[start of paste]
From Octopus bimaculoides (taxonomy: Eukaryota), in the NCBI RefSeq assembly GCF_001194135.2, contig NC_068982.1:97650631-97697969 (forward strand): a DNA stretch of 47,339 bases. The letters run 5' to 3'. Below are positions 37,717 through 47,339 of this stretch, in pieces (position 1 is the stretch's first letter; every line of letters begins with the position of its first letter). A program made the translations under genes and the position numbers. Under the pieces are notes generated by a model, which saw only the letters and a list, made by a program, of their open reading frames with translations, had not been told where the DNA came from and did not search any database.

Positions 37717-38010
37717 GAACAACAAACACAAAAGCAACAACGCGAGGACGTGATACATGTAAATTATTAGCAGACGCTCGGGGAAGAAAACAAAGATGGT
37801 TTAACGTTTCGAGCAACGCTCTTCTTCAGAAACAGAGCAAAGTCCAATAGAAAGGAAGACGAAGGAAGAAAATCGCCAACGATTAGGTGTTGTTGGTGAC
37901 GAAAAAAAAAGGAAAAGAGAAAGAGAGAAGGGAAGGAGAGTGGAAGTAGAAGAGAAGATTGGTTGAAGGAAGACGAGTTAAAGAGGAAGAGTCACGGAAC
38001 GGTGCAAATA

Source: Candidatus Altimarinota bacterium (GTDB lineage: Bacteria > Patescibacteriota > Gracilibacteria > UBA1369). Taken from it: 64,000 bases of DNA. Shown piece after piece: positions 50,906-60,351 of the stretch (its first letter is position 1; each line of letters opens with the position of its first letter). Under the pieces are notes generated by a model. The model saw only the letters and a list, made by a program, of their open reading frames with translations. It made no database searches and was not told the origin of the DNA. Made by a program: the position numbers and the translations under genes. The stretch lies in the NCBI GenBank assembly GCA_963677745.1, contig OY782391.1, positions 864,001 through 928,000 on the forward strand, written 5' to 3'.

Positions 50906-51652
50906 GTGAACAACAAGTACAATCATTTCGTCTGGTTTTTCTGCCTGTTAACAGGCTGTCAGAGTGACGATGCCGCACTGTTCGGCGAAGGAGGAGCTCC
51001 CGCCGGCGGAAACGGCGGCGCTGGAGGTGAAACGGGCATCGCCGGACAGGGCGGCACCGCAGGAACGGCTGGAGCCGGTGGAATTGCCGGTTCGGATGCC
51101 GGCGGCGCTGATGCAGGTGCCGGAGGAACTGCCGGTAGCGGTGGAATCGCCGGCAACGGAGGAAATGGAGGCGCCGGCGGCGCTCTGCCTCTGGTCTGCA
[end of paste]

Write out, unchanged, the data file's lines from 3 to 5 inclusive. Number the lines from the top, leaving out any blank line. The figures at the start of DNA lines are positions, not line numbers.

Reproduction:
37717 GAACAACAAACACAAAAGCAACAACGCGAGGACGTGATACATGTAAATTATTAGCAGACGCTCGGGGAAGAAAACAAAGATGGT
37801 TTAACGTTTCGAGCAACGCTCTTCTTCAGAAACAGAGCAAAGTCCAATAGAAAGGAAGACGAAGGAAGAAAATCGCCAACGATTAGGTGTTGTTGGTGAC
37901 GAAAAAAAAAGGAAAAGAGAAAGAGAGAAGGGAAGGAGAGTGGAAGTAGAAGAGAAGATTGGTTGAAGGAAGACGAGTTAAAGAGGAAGAGTCACGGAAC